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An Introduction to Metal Recycling

According to the American Iron and Steel Institute (AISI), the most recycled metal on the planet is steel. Apart from steel, other metals like aluminum, silver, copper, copper, gold, titanium, and brass are also highly recycled.

Why do we recycle metals?

Metals can be recycled repeatedly without degrading their properties. This is the major reason why people are motivated to collect scrap metals and sale it to recycling operations.

There are also environmental benefits of recycling metals apart from the financial incentive. It helps us to preserve natural resources while using a low amount of energy to recycle. This energy is significantly lower than what is required to make new products from virgin raw materials. Further, recycling emits less harmful gases like carbon dioxide. Most importantly, recycling helps businesses to create new jobs and save the cost of production.

Quick Metal Recycling facts

Despite the fact that metals can be recycled without the degradation of their key properties, only 30% of metals are currently recycled. Some other recycling facts are highlighted below.

  • Recycled steel is used for nearly 40% of worldwide steel production
  • Recycled materials make up around 42% of crude steel in the United States.
  • Around 100 million tin and steel cans are used in the United States alone on a daily basis.
  • The ease of reprocessing iron and steel makes them the most recycled materials in the world. Recyclers use magnets separate them from a mixed waste stream.
  • The energy that can be derived from a can of aluminum thrown away is equivalent to the same can filled with gasoline.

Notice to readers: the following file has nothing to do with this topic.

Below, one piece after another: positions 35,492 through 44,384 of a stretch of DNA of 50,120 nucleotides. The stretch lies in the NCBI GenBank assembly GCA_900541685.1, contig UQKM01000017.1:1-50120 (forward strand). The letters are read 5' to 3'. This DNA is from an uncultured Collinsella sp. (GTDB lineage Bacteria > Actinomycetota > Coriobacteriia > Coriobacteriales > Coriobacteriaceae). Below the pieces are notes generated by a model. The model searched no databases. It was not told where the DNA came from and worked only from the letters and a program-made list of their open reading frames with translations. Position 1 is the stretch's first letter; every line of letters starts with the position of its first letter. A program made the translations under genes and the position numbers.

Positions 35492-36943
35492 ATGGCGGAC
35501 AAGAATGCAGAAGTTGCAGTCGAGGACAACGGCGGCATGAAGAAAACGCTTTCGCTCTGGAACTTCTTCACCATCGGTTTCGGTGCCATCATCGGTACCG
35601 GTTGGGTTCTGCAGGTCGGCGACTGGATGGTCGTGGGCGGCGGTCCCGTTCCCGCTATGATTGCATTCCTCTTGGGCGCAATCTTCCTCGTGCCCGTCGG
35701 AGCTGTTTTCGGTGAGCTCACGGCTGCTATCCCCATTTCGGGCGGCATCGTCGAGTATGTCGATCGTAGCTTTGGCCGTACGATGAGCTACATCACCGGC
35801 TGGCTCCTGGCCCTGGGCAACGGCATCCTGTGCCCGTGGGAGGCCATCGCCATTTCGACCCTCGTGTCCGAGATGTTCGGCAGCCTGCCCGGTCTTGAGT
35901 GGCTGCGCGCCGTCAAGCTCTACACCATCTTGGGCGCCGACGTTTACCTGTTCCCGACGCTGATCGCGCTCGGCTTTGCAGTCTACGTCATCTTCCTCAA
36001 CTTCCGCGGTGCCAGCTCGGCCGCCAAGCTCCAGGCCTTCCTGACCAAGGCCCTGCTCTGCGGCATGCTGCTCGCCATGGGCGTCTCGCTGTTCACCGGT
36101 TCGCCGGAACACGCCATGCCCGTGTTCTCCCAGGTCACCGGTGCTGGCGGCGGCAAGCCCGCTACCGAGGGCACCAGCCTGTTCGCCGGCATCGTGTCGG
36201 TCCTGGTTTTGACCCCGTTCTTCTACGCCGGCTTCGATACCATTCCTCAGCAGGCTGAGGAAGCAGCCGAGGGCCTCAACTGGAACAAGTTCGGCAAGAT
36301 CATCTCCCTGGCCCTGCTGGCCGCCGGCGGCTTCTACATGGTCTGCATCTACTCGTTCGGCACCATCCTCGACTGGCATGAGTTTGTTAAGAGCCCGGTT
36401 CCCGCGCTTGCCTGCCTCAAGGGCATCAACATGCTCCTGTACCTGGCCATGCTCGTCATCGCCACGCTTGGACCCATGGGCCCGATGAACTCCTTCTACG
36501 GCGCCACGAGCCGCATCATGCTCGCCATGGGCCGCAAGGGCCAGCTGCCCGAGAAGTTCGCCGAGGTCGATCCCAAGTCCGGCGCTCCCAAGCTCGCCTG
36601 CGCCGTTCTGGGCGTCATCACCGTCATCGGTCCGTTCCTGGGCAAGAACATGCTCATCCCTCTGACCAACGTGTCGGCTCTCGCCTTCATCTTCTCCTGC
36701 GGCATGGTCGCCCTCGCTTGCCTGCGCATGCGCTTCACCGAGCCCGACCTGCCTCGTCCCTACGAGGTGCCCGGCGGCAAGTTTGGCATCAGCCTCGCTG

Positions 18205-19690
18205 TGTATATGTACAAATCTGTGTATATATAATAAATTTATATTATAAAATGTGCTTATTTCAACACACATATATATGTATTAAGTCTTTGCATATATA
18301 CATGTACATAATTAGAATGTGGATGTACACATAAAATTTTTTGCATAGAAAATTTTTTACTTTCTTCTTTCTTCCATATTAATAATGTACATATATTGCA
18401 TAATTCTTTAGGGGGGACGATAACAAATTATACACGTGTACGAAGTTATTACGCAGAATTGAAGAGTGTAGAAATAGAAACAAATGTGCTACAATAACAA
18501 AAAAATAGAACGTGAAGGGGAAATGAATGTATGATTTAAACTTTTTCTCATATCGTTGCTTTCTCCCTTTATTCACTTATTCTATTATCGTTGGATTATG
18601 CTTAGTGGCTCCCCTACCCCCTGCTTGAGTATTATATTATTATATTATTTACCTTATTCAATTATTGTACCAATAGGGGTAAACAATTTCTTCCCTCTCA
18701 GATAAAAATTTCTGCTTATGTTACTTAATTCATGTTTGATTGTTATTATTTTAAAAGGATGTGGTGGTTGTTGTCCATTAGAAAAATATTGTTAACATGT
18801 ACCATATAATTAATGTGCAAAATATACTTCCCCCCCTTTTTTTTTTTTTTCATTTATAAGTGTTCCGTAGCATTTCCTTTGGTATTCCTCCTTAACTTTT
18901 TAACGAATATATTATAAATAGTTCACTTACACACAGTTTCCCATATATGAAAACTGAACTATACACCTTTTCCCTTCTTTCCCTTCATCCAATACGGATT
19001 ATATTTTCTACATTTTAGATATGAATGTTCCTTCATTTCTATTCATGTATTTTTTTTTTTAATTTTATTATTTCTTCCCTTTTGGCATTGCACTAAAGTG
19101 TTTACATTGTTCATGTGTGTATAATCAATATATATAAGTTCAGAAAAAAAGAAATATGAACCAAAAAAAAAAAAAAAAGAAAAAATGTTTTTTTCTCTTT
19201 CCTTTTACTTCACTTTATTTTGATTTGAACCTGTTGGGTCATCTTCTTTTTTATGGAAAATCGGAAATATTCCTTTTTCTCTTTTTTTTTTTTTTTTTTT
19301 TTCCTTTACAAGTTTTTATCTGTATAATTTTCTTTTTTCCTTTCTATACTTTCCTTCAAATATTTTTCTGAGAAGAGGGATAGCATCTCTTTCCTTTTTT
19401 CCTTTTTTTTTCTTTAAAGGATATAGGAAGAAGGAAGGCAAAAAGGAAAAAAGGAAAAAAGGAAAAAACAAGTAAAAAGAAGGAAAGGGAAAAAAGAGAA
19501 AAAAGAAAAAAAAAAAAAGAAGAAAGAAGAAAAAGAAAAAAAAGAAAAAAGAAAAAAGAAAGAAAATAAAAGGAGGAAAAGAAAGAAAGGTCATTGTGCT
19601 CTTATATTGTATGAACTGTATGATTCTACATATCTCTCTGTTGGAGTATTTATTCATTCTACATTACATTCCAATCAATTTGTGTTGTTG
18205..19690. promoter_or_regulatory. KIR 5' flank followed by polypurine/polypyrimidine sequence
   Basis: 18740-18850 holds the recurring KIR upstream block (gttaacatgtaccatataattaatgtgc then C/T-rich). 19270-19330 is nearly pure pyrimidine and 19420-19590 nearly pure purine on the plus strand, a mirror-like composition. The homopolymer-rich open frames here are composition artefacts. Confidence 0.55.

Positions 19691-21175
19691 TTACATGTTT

• The aluminum can is the single most recycled consumer product in the United States currently.
  • Around 400 million tons of metal are recycled worldwide on a yearly basis.

Types of metal recycled

There are two basic metal classifications – the ferrous and non-ferrous. Metals that are combinations of carbon and iron are referred to as Ferrous. Alloy steel, Carbon steel, cast iron, and wrought iron all belongs to this class. The non-ferrous metals do not contain iron and are not magnetic. Examples of non-ferrous metals include copper, zinc, copper, aluminum, and tin. Precious metals like gold, platinum, iridium, palladium, and silver are also non-ferrous.

The metal recycling process

Metal recycling follows the following process:

  1. Collection

Scrap metals can be collected from different sources like machines, crap vehicles, railroad tracks, ships, farm equipment etc. Scrap vehicles are the largest source of scrap ferrous metals in the U.S.

  1. Sorting

Sorting involves the separation of metals from the mixed scrap metal stream. Magnets and sensors are often used for sorting separation of metals. Sometimes the weight and color of the metal are used to determine the metal type.

  1. Processing

This starts with shredding to allow for effective melting. Then the metals are converted. For example, aluminum is converted into small sheets.

  1. Melting

Scrap metals are taken to specific furnace specially designed for that metal and melted. This process requires a small amount of energy

  1. Purification

Electrolysis is the most common method used to ensure that the product is free of contaminants. This is one step some companies like Metalliage will never joke with. No wonder they produce one of the best titanium metal amongst many companies.

  1. Solidification

Purified metals are carried by the conveyor belt to cool and solidify the metals. Different shapes of scrap metals are formed at this stage.

  1. Transportation of metal bars

Solidified metals are transported to various factories where they are used as raw materials for the production of brand new products.